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4 Common Legal Defenses to Criminal Charges

Criminal Law Blog by The Law Office of Greg Tsioros

4 Common Legal Defenses to Criminal Charges

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Common Legal Defenses in Texas

When someone is charged with a crime in Texas, they may have to present a defense in court. Hiring a lawyer is the best way to construct a solid legal defense. Criminal defense attorneys often use specific strategies to prove the innocence of the client or to point out holes in the prosecution’s case.

There are some strategies that work well against certain criminal charges. In fact, some of these strategies are so successful that they have become common in the legal system. Understanding more about these common defense strategies can help defendants gain insight into the methods that lawyers use to fight criminal accusations.

Types of Legal Defenses

Of course, there are virtually countless ways that an attorney can choose to present a legal defense in court. In most cases, the specific legal defense strategy that they choose will depend on the type of charges being filed and the actions of the defendant. However, many of these defense plans can be grouped into one of several categories. These categories include:

  • Innocence
  • Lack of Responsibility
  • Lack of Intent
  • Lack of Evidence

These strategies can be equally effective if they are used by skilled lawyers who have strong evidence to bring forward.


One of the most common defense claims is the total innocence of the defendant. In other words, a lawyer may argue that the defendant simply did not commit the actions for which they have been accused. One of the most common ways to establish the innocence of the defendant is to use a strong alibi.

A good alibi can be used to prove that the defendant was nowhere near the scene of the crime at the time it took place. For example, John is accused of committing a burglary at a house on the east side of town. However, John’s lawyer produces security camera footage from a bank on the north side of town showing that John was making a deposit at the time of the burglary. Therefore, there is no way that John had enough time to drive across town, commit the burglary and then drive back to the bank. This is strong evidence that John is innocent of the crime.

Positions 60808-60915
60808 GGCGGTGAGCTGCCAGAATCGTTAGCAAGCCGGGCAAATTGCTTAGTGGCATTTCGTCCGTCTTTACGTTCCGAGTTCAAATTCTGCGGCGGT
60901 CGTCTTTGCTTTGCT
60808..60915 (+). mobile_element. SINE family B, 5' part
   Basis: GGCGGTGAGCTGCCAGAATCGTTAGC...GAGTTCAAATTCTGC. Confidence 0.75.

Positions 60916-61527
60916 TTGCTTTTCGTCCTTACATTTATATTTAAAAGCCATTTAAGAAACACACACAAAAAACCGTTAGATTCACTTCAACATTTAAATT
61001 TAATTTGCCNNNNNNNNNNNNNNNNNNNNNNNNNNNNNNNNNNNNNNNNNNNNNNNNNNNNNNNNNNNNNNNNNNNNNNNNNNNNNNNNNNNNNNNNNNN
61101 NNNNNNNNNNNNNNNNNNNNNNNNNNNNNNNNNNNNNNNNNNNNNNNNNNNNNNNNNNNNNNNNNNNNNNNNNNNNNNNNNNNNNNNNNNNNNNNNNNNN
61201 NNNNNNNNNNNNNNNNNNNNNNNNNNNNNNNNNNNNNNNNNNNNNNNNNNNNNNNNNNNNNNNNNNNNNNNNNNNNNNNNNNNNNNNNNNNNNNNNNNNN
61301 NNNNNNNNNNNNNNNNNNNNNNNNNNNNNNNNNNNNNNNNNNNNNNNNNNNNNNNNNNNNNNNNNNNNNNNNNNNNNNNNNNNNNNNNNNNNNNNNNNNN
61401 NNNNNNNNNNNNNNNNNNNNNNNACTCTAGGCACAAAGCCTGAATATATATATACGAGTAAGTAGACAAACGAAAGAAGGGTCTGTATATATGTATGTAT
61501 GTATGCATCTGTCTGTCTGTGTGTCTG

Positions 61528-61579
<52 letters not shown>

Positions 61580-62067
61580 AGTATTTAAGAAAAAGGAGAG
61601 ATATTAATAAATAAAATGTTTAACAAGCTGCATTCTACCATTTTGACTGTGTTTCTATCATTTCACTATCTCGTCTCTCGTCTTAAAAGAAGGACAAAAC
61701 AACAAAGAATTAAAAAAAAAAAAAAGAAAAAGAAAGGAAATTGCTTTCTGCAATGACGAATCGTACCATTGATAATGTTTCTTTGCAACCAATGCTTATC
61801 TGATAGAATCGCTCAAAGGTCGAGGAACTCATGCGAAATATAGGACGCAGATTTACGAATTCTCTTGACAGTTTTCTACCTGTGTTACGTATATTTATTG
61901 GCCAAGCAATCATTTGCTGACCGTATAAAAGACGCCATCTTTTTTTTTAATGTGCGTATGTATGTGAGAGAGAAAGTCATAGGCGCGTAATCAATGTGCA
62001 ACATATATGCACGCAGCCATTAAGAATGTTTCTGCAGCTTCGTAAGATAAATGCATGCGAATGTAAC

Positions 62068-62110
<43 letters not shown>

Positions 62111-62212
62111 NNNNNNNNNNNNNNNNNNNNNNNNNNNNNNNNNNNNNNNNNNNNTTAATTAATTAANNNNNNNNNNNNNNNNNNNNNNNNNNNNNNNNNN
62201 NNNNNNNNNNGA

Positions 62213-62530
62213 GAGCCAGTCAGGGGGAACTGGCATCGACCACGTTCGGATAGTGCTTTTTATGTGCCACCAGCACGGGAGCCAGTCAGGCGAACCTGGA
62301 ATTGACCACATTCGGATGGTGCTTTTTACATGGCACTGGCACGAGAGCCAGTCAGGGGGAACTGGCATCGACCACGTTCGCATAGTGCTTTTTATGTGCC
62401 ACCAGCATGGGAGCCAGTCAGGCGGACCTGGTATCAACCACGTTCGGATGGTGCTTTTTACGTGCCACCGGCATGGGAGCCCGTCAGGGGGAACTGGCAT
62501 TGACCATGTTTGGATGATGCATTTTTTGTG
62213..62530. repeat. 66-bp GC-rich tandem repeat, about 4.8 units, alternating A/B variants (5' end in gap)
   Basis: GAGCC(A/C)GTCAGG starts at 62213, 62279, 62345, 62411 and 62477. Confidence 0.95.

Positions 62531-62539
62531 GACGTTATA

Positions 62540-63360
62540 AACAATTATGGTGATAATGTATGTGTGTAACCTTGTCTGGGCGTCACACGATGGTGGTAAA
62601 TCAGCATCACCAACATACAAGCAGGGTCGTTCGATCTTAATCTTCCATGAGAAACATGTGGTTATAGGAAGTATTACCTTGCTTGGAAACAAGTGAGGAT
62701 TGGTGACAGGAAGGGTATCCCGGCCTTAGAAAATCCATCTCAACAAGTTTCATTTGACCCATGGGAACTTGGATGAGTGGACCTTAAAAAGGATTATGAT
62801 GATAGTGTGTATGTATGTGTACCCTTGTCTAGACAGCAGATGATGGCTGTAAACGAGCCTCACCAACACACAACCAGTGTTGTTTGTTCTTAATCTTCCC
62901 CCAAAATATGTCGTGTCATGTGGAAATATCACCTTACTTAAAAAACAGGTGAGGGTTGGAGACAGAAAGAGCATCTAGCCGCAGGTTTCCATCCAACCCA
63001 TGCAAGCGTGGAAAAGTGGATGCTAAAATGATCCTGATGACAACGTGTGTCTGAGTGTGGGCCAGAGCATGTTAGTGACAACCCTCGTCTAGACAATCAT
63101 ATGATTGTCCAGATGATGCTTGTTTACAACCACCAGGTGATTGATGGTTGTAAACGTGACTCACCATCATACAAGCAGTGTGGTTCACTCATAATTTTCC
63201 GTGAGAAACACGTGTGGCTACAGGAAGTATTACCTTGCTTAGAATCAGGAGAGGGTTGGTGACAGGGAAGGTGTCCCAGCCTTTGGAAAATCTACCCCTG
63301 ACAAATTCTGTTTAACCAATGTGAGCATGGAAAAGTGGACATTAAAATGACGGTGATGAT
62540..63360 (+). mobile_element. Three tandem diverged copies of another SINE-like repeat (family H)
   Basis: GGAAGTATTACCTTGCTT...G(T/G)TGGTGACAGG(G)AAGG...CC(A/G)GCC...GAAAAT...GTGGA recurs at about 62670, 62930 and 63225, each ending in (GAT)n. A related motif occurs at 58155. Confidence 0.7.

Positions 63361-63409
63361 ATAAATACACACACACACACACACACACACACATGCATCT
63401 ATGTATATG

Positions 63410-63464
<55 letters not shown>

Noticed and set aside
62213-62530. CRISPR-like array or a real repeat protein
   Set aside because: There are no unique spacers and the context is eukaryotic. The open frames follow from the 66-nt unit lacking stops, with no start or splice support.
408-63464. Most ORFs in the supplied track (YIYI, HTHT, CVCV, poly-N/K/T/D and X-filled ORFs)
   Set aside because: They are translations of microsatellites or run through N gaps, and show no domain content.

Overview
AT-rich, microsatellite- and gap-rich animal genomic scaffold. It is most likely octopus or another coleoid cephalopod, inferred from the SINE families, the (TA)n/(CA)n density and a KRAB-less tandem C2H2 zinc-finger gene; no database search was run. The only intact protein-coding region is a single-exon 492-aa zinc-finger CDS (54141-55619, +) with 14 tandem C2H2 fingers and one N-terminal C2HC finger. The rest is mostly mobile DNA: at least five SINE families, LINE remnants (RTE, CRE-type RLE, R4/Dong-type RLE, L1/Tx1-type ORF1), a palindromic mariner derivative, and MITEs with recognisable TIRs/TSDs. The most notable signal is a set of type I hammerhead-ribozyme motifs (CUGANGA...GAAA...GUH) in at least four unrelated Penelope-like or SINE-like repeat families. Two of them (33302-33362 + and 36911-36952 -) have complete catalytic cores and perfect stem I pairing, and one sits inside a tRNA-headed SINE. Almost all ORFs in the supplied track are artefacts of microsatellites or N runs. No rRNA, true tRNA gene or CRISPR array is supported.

Lack of Responsibility

In some cases, a lawyer may admit that their client did, in fact, commit the crime for which they are accused but that their client cannot be held responsible for their actions. This may seem like an unusual strategy but in can be very effective in some cases.

For example, Sarah works for a large construction company. Sarah’s boss orders her to cover up the company’s illegal waste disposal practices. Sarah refuses but her boss threatens to fire her and ruin her reputation so she finally agrees. Sarah was placed under duress to break the law and her lawyer might argue that this excuses her from responsibility.

Lack of Intent

Some criminal charges require that the defendant had an intent to break the law in order to reach a conviction. For example, a person can be convicted of murder if it can be proved that they shot another person with the intent to end that person’s life.

In some cases, a person can commit a seemingly illegal act even though they did not intend to cause serious harm. Suppose that Dave is asleep in his house when he hears a window shatter. He grabs his shotgun and goes to investigate. He sees a man in his house trying to steal his TV. Dave fires the shotgun and the intruder is killed. Dave’s lawyer could claim that Dave’s intent was to defend his family and his home, not to kill another person. If this strategy is successful, Dave could avoid facing murder or manslaughter charges.

Lack of Evidence

Pointing out a lack of evidence in the prosecution’s case is a common defense strategy. This is because, under the law, a defendant must be presumed innocent until proven guilty and they must be proven guilty beyond a reasonable doubt.

This means that if the defense attorney can point to enough flaws in the prosecution’s case, doubt may created in the minds of the jurors so that they cannot reach a guilty verdict.

For example, Alan is accused of murdering his wife. The prosecution claims that Alan shot his wife with his personal handgun. However, Alan’s lawyer points out that there is no evidence that the couple had marital problems, there is no gunpowder residue on Alan’s clothes and there is no blood residue on the gun. He also claims that there is no evidence showing that Alan was near his wife when the murder occurred. With enough evidence, this could lead to dropped charges.

A defense attorney can help their client build the best legal defense for their case.

Houston attorney Greg Tsioros has the knowledge and experience needed to protect your legal rights. If you are being accused of a crime, contact his office today at (832) 752-5972.

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